Thalias Hospitality

The best of France with Franck at Khéma

If you’ve been visiting Khéma Pasteur over the last few days, you may have noticed a fresh-faced Frenchman in chef’s whites about the place. And if you haven’t been introduced to him already, then we are very pleased to present Franck Grabowski, a pastry chef (patissier) with 25 years’ experience in creating delicious pastries, cakes, macarons, chocolates, sweets, ice creams and desserts back home in France. And now he’s turned his hand to working with our team here in Cambodia.

Franck Grabowski is already working on new ideas for Khéma’s cakes and more…

Franck arrived here in April this year, originally settling with his wife, Montha, in Siem Reap, where they had planned on setting up a guest house. But we all know now what Covid can do to anyone’s hopes. And so he contacted Thalias. We weren’t actually looking for anyone at the time, but on inviting him for a three-day ‘trial’, decided to create a position for him and the skills he brings with him.

Franck literally grew up with his hands dusted in flour. The patisserie he eventually came to call his own had belonged to his father since Franck was 13. After a spell in which he studied law in nearby Poitiers, Franck came back to the heart of things, and after studying went to work alongside his father in the mid-90s. After five years, Le Pêché Mignon (the “guilty pleasure”, or, “sweet spot”) became his own, and he has run it together with Montha and their team ever since. Or, until this year.

Aside from working with her husband, Montha is key to why they are here now. Born in France, Montha’s family is Cambodian, with relatives still based around Oddar Meanchey. She and her husband had visited the country several times over the last several years, and it was on their last visit in 2016 that they started to put together the idea of making a definitive move. And then they did it.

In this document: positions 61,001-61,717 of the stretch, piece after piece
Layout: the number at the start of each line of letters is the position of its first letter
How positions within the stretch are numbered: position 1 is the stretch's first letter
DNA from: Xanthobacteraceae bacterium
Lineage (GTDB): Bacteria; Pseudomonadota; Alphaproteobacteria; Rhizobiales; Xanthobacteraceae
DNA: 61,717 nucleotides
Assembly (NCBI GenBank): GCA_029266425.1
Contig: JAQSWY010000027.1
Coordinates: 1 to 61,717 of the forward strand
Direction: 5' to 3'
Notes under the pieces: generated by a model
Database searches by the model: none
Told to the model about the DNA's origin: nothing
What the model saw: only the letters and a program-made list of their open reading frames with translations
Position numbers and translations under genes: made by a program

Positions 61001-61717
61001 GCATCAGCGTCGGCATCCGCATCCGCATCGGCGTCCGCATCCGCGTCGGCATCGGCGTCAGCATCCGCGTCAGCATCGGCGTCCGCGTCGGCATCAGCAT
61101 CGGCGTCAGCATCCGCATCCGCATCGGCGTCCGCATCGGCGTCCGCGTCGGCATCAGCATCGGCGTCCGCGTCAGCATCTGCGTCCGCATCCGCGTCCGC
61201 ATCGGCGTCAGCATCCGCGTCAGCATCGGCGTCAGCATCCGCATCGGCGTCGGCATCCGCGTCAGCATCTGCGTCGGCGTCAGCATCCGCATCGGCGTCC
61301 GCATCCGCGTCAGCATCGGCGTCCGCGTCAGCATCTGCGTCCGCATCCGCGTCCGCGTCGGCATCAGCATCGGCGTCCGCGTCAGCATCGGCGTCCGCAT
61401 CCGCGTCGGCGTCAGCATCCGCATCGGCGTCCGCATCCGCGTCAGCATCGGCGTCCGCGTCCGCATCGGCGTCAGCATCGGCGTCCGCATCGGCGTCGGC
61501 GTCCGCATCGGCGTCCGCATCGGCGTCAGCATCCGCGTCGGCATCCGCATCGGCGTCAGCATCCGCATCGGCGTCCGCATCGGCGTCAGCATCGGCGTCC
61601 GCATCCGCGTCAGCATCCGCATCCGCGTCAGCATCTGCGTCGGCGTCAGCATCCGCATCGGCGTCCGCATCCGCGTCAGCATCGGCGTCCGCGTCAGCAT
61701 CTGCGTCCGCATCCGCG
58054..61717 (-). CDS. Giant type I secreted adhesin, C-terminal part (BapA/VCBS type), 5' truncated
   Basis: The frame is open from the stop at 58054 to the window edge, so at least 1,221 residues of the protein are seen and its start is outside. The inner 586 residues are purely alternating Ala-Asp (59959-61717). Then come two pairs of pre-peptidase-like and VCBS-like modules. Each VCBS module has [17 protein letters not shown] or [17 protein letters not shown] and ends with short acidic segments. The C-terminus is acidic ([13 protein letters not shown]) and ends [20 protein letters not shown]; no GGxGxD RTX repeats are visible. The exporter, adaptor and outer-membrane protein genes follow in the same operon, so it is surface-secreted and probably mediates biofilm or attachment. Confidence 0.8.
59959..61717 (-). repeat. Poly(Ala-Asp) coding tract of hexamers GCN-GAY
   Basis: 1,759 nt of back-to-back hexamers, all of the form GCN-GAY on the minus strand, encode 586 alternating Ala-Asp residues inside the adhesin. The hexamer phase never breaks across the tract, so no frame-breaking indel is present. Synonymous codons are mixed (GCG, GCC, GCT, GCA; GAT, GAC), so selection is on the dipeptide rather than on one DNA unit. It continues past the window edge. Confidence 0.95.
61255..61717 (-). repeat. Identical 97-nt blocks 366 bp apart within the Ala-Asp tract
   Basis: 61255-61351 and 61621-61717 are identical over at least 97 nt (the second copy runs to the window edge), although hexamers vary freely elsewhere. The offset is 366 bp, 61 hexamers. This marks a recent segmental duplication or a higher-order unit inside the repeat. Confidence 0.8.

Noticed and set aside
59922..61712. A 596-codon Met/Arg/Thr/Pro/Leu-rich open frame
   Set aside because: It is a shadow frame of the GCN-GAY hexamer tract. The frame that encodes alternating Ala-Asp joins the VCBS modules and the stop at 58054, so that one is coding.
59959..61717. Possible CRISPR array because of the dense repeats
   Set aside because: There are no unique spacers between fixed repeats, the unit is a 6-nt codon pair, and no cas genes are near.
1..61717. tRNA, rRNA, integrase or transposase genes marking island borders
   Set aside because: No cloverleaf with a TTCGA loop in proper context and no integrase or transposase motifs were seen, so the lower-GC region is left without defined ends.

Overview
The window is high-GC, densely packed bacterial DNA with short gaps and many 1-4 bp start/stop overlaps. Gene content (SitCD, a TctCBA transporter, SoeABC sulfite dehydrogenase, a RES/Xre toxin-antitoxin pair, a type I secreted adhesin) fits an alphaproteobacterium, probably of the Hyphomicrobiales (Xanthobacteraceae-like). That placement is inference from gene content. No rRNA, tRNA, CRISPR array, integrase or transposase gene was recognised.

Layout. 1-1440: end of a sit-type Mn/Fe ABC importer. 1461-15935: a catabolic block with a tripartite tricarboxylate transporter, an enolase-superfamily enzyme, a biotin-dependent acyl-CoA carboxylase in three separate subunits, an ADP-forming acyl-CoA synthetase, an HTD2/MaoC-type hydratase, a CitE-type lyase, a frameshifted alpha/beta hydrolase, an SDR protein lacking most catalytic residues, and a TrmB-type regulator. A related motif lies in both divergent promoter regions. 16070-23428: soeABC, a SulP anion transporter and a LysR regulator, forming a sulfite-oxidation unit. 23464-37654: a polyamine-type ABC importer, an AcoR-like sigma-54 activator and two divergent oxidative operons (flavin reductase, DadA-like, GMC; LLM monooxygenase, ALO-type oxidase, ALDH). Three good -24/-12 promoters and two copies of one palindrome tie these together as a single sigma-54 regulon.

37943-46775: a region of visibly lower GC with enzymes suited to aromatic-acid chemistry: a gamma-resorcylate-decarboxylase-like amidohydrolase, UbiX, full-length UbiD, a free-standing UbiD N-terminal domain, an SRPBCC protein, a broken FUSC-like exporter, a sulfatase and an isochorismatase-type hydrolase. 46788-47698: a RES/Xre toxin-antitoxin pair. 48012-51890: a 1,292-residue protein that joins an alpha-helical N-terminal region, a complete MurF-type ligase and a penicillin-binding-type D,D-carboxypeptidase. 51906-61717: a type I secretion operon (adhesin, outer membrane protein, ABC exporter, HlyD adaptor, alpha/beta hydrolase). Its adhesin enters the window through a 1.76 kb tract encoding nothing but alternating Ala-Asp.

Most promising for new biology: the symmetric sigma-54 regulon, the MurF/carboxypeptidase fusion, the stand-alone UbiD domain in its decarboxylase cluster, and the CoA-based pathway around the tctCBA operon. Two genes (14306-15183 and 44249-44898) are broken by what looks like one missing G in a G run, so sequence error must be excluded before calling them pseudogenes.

With Thalias, Franck has been charged, inter alia, with bringing the entire patisserie range up to date, which means re-conceiving and testing the recipes, with particular reference to the ingredients that are actually available rather than the ingredients he would ideally have to hand and also, just as importantly, with reference to the different environment and palates that prevail here. It’s a challenge with a great deal of adjustments at every level. At the same time, he isn’t afraid to experiment and to integrate new ideas and ingredients where he can.

French pastry chefs have produced some of the world’s best pastries, cakes, and desserts.

The task isn’t without other challenges too. It’s fair to say that both Franck and his team here at Khéma Pasteur have a “middling” level of English. However, one of the curses of a language with multiple origins is that there are always at least 20 different words for everything (contrary to many French people’s understanding of the English language!) It’s not easy to get to grips with the workings of an organisation when you’re having to effectively evolve a fourth language of your own out of one you sort of, but not quite, have in common and the two you don’t in which to do it.

But that challenge aside, Franck is already working on new ideas and formulations for Khéma’s cakes and more. He’s reluctant to touch the Viennoisserie (croissants, etc.) because, as he says, they’re already better than he often finds in France. Cakes are more complicated for environmental and product-sourcing reasons, and also because he thinks they can be better adapted to Cambodian tastes, which are actually less sweet when it comes to sweet things than he anticipated. He’s already working on a some new versions of old classics that integrate local ingredients as well.

So there is much to look forward to for him, with the challenges and all, and even more for us to look forward to on the other side of the counter. Keep your eyes open for the new ideas that will be coming out of Khéma’s kitchens soon!

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